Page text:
Screens and dirty windows in front of your camera lens

Sometimes the conditions for taking pictures are very marginal but the photo is a must. Such was the situation recently for me. We have not had any rain lately and even the deer that live around our neighborhood were getting desperate. It was after dinner when a doe wandered to the bowl of water I have sitting our for the chipmunks and small birds. It was unusual and I wanted a photo. The only view was from a window with a heavy screen. There was a good deal of light falling on the screen from a window behind me.


Here is the result. The exposure was 1/15 sec , f/5.6 at ISO 1600. Marginal at best. Note the histogram, nothing on the black end as the illuminated screen provided glare and nothing on the high end as it was dark and there was not enough light for a hand-held exposure. My lens was as open as it goes at the zoom setting I used.

Those little controls on the histogram are the salvation for shots like this. I moved the bottom one up to just were the histogram curve starts and the top one down enough to brighten up the photo. A little bit of added contrast and a small boost of  color saturation was all, I did not crop the photo.


DeerMuch more acceptable, don’t you think? As a record of the event it will serve just fine. I only managed a few exposures. Our guest only stayed for a long drink and then scampered back into the woods. Maybe I should have told you, this drinking bowl is in our front yard! You can see a little more of the lawn in the parting shot.

The moral of this story is this: Don’t let screens, veils, or dirty windows stop you. Even in impossible situations, take the photo. Then use a bit of processing magic to bring out the picture.



© 2011 Ludwig Keck

Keeping copies of original photos

Those of us who remember the days of film cameras still have those “negatives” in mind to keep and guards as the originals of our photos. Digital photography does away with that. Enhancing and manipulating of pictures is so easy even us senior adults can do it. That brings up that question “should I keep a copy of the image as it came from the camera?”

For most of us the answers is “Yes, at least for a while”. In our enthusiasm for bringing out the best in an image it is easy to go overboard and ruin it instead. That’s when it is necessary to step back to an earlier version, or maybe the original.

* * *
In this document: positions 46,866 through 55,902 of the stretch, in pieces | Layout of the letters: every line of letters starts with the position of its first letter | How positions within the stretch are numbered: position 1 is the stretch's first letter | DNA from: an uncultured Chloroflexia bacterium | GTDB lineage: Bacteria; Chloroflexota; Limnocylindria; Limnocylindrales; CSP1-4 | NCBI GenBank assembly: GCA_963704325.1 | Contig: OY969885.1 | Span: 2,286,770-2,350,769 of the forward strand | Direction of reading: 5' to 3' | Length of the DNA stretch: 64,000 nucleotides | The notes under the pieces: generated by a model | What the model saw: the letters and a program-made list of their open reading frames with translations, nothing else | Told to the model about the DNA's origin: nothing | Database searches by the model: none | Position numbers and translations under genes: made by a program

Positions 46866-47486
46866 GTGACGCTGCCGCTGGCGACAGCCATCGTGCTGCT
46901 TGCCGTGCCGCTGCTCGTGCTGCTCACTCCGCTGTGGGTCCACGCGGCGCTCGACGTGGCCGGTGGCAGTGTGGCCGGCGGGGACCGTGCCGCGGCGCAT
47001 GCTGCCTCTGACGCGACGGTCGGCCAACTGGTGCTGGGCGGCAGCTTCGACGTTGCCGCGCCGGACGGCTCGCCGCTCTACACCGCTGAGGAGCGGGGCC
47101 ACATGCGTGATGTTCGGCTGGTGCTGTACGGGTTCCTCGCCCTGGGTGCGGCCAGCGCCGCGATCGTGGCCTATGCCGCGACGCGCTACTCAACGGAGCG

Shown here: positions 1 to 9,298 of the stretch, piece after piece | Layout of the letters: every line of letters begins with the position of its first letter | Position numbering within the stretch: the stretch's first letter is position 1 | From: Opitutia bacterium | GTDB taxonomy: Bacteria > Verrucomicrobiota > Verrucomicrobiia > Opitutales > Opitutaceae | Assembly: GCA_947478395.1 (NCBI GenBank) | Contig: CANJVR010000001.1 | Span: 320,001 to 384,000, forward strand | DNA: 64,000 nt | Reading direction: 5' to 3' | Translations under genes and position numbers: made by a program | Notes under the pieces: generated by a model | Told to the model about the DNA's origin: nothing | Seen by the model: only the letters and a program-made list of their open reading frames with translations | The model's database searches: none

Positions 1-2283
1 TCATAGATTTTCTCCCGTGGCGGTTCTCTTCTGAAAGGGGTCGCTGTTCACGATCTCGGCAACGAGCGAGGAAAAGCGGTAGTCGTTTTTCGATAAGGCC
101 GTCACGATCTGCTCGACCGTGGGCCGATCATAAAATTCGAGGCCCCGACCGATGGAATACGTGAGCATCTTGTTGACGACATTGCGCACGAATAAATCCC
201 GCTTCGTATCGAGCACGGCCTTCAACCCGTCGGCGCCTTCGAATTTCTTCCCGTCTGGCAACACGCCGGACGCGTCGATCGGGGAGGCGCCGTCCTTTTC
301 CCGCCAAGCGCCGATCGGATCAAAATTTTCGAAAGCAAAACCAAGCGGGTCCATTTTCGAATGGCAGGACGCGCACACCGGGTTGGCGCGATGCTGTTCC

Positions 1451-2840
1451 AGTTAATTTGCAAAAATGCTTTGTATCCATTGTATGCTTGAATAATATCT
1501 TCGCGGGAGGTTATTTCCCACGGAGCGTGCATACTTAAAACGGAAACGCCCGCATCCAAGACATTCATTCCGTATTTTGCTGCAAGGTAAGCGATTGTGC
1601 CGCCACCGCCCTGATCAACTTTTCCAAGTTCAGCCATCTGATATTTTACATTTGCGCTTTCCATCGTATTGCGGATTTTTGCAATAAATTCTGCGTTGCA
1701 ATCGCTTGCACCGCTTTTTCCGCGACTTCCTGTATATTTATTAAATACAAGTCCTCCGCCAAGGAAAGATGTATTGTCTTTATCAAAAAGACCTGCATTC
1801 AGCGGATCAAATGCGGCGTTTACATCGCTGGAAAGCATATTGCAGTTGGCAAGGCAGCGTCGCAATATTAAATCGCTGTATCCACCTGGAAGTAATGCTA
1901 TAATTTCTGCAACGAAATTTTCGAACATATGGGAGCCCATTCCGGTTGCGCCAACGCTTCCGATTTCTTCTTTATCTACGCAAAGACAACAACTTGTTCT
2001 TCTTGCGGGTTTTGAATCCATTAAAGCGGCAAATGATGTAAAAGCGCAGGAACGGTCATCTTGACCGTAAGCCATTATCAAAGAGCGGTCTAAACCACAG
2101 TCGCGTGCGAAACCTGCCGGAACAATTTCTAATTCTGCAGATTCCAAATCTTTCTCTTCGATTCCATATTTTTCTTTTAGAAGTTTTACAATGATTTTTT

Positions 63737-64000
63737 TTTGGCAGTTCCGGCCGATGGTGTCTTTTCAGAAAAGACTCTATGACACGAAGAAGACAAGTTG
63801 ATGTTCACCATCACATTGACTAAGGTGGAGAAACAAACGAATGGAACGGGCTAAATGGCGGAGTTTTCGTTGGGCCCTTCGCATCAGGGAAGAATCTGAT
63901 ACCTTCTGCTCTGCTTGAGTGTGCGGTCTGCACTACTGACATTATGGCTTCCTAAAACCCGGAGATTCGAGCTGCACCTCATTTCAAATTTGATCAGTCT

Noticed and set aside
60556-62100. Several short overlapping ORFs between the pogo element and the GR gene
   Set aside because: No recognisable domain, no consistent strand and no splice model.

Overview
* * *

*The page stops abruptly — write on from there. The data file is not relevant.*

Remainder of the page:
imageWindows Live Photo Gallery makes the going back easy. There is a control, “Revert to original”, that removes all edits and restores the photo to the starting condition. Live Photo Gallery doesn’t undo the edits, it keeps an original for us. When an edit is made it makes a copy of the original image and saves it in the “original photos folder”.

So, all’s well – end of story? Not quite.

imageBy default Live Photo Gallery keeps originals permanently. Photos take up a good deal of storage space. If you are an avid photographer, it wont be long and that “original photos folder” will be stuffed full and take up a lot of disk space. Indeed it is possible to run out of available storage space and bring your computer to its knees.

Live Photo Gallery can be set to discard the originals after a period of time. That is probably a good strategy. Keep the originals long enough to make sure that you are satisfied with any enhancements, then let them get discarded.

imageThe “Originals” tab in the “Options” dialog allows a number of settings from one day, to one year, or the default “never”, of when to move the originals to the recycle bin.

My own preference is to set this to “One week”. This gives me plenty of time to come back and to change my mind about the corrections I applied.

In case you are curious, the originals are stored in an out-of-the-way location inside your user folder. When you view the contents there by way of the “Go to original photos folder”, Windows demurely hides the actual location behind just an “Original images” label. See the illustration above. You can see the full location description by just clicking on the label in the address bar.

Some of us just shudder thinking that some time in the future we might want to redo the edits in a different way or with a more powerful editing application. What then? Being paranoid about the possible loss of my “precious” photos, I make a copy of the originals as they came from the camera and put them into a backup system. This is one of my routines before I even look at the photos. The important point here is that such archiving is done on separate media.

Should you keep copies of your originals permanently? You should at least give the question some careful thought.


Different Views

We all have our individual approach to taking pictures. Seeing another photographers work can be instructive as well as enjoyable. This note is an introduction to just such an opportunity.

The blog “Two Cameras – Two Views” shows side-by-side examples of different interpretations of the same subject.